We entered Colorado from Wyoming through the north and stayed south-east of Walden where we found a campsite on some state land. If there is no caretaker present, these types of campsites mostly operate on an honesty box system where you leave $10 in a box, fill out your details and attach a slip to the campsite post to stake your claim for the night. Don’t be a dick and not pay for your site. Majority of the campsites do have facilities such as toilets, fire pits and tables and chairs. These fees help to maintain the parks and pay the ranger’s wages. You will most likely get caught out if you don’t pay anyway as the rangers make rounds throughout the day.




If you prefer to stay in booked accommodation, rather than camping, you can use the deal-finder below to plan your stay. I earn a small commission from each booking, but it doesn’t cost you a cent more to book through me!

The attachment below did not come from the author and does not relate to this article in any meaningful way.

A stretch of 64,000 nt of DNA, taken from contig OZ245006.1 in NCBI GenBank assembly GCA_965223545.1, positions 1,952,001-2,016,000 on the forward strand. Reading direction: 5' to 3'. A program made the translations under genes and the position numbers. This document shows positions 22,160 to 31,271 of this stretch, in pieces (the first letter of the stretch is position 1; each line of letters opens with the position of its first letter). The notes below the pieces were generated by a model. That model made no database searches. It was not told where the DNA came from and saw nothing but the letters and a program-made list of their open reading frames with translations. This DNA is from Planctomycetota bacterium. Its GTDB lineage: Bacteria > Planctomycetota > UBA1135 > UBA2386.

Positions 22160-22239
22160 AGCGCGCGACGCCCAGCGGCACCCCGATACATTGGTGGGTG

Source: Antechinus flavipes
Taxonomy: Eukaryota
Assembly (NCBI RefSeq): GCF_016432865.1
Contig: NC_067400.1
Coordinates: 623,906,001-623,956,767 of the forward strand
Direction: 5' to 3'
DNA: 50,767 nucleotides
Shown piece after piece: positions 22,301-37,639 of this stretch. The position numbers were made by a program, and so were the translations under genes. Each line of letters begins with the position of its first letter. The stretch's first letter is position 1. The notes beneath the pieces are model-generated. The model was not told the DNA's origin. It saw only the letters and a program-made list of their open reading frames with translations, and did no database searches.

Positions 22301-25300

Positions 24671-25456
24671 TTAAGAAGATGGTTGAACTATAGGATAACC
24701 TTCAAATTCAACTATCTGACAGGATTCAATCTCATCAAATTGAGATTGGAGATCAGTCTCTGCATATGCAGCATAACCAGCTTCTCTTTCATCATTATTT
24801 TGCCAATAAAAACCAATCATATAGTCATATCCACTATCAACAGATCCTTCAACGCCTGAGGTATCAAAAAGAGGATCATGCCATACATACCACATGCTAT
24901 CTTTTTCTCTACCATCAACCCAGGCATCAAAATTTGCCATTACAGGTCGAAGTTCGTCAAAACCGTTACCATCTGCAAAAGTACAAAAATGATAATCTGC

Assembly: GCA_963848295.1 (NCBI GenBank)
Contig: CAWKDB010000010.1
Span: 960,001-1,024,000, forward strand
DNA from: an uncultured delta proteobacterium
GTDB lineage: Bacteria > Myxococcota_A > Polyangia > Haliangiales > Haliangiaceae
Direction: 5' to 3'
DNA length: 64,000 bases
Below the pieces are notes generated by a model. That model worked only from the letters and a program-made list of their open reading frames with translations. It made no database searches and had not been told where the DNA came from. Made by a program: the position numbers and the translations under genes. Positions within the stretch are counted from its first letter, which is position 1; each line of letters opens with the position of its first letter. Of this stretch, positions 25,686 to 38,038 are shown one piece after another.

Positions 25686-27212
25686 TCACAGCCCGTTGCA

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Day 1: Rocky Mountains and Estes Park

Drive time: 3hrs 45mins (not including breaks)

Make sure you get an early start today, there is a lot to see!

Pack up camp, have a quick breakky and hit the road. Beware of deer while you’re driving, especially at dawn and dusk! Driving east from Walden, you will get your first glimpse of the famous scenery of the Rocky Mountains. This road is a lot of fun, and the typical windy mountain road you would expect, but very well maintained. There are plenty of rest stops along this section of road to take toilet breaks or pull over to admire the rocky landscape. The road follows the route of the river too, so I would definitely suggest that you find a good rest area to have a picnic and dip your feet in the river. 

This area also tends to get a few forest fires in the summer, so please be fire smart. We happened to see a forest fire and it was incredible watching the helicopters and firefighters battle it out with the flames and bellowing smoke. 

After a couple of hours you will come out the other side at Fort Collins and through Loveland. This is a good spot to do some shopping and stock up on any supplies you might need for the next few days like water and car snacks, because after this you will be venturing through some touristy areas with prices to match!